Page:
Monday, October 09, 2023

Rating the Polish cities

Rating the Polish cities

UNESCO Just Named 42 New World Heritage Sites. "Among the newly inscribed group are an archaeological cemetery site in South Korea, a roadside inn in Iran, and a famed hop-growing region in Czechia."

Cities Should Act NOW to Ban Predictive Policing

EFF: “Sound Thinking, the company behind ShotSpotter—an acoustic gunshot detection technology that is rife with problems—is reportedly buying Geolitica, the company behind PredPol, a predictive policing technology known to exacerbate inequalitiesby directing police to already massively surveilled communities. 

Sound Thinking acquired the other major predictive policing technology—Hunchlab—in 2018. This consolidation of harmful and flawed technologies means it’s even more critical for cities to move swiftly to ban the harmful tactics of both of these technologies.  ShotSpotter is currently linked to over 100 law enforcement agencies in the U.S. PredPol, on the other hand, was used in around 38 cities in 2021 (this may be much higher now). 

Shotspotter’s acquisition of Hunchlab already lead the company to claim that the tools work “hand in hand;” a 2018 press release made clear that predictive policing would be offered as an add-on product, and claimed that the integration of the two would “enable it to update predictive models and patrol missions in real time.” When companies like Sound Thinking and Geolitica merge and bundle their products, it becomes much easier for cities who purchase one harmful technology to end up deploying a suite of them without meaningful oversight, transparency, or control by elected officials or the public. Axon, for instance, was criticized by academics, attorneys, activists, and its own ethics board for their intention to put tasers on indoor drones. Now the company has announced its acquisition of Sky-Hero, which makes small tactical UAVS–a sign that they may be willing to restart the drone taser program that led a good portion of their ethics board to resign. Mergers can be a sign of future ambitions…”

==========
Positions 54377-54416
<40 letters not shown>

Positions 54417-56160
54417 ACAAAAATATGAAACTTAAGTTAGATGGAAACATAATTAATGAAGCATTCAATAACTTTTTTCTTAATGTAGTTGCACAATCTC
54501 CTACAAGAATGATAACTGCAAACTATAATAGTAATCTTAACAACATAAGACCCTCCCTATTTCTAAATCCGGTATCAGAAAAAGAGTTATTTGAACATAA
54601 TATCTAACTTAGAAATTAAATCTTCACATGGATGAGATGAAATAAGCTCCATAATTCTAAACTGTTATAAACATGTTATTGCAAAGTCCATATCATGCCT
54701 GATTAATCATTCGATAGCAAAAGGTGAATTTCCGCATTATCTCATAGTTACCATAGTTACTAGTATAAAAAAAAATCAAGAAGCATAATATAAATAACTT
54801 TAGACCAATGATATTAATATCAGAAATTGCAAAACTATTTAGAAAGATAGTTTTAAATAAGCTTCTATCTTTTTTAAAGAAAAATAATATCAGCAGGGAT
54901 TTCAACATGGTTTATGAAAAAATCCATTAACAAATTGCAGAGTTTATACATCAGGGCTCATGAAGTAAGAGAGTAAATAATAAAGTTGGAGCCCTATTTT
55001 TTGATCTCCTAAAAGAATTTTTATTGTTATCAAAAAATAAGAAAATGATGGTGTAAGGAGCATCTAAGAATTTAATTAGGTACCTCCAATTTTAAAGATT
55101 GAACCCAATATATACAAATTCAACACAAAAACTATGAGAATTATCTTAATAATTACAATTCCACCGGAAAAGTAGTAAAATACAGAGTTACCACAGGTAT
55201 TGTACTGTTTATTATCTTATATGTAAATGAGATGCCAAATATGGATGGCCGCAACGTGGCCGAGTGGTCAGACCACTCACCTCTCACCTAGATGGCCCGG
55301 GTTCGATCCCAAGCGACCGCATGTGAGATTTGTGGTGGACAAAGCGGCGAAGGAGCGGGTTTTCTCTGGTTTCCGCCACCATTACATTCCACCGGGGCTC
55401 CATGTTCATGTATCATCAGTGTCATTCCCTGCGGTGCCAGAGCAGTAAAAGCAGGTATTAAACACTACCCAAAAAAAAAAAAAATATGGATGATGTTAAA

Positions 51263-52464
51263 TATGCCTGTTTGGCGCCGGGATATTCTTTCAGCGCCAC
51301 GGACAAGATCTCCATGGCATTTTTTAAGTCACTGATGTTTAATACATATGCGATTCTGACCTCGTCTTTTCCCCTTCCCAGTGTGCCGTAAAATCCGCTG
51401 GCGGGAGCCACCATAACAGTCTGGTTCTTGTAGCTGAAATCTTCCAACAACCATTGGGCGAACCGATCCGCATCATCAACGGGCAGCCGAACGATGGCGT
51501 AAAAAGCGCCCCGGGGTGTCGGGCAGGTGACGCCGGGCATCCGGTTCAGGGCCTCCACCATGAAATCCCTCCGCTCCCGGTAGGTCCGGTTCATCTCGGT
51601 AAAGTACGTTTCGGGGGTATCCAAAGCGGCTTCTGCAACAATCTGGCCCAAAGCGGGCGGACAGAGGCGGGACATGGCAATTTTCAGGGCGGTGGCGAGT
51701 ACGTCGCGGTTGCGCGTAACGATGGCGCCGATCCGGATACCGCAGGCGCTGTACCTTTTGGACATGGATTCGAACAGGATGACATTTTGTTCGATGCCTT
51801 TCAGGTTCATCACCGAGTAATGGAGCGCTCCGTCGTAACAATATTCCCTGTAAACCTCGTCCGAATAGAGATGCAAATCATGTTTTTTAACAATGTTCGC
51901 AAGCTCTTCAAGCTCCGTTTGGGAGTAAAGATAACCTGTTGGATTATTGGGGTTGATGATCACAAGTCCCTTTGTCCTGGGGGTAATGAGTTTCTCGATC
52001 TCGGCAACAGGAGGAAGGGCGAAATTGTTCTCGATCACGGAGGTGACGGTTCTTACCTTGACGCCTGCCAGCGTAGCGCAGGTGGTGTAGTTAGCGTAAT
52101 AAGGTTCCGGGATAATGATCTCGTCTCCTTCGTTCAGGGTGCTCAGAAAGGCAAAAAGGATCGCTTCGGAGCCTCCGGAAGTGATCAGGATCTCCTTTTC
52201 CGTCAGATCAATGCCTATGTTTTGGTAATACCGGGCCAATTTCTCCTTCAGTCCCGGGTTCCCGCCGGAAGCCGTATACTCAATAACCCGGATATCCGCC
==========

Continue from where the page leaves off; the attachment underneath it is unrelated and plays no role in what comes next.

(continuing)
Your Online Account May Have Been Breached? Don’t Just Sit There. Do Something.


WSJ via MSN: “How do consumers respond when their online accounts are exposed to hackers? Many of them simply don’t. Data breaches at major firms have become all too common, with more than 110 million user accounts exposed in just the second quarter of 2023. Yet our research found that nearly two-thirds of U.S. consumers would return to a site after they were notified of a breach—with only the bare minimum of precautions, like changing their passwords. Almost a quarter of the roughly 200 people we surveyed said they would return to the compromised website with no changes to their behavior at all. 

Only 10% said they wouldn’t go back. Even people who had cybersecurity training within the past 90 days—in other words, people who should be primed to protect themselves—took risks. In this subsequent study, over a quarter of roughly 500 people said they would return to the breached website while taking the absolute minimum security measures, and only about 9% would take more-complicated steps such as setting up two-factor authentication. And they would do that only if they experienced real financial consequences, like fraudulent charges on their credit cards. Why wouldn’t people protect themselves?

 Many of the consumers we surveyed believed that there were few—if any—alternatives to the websites they used frequently, and all websites seemed to be affected by data breaches. Why bother beefing up security? Likewise, some people said they would stick with a compromised site because they had put so much time and effort into their presence on it—a classic sunk-cost fallacy…”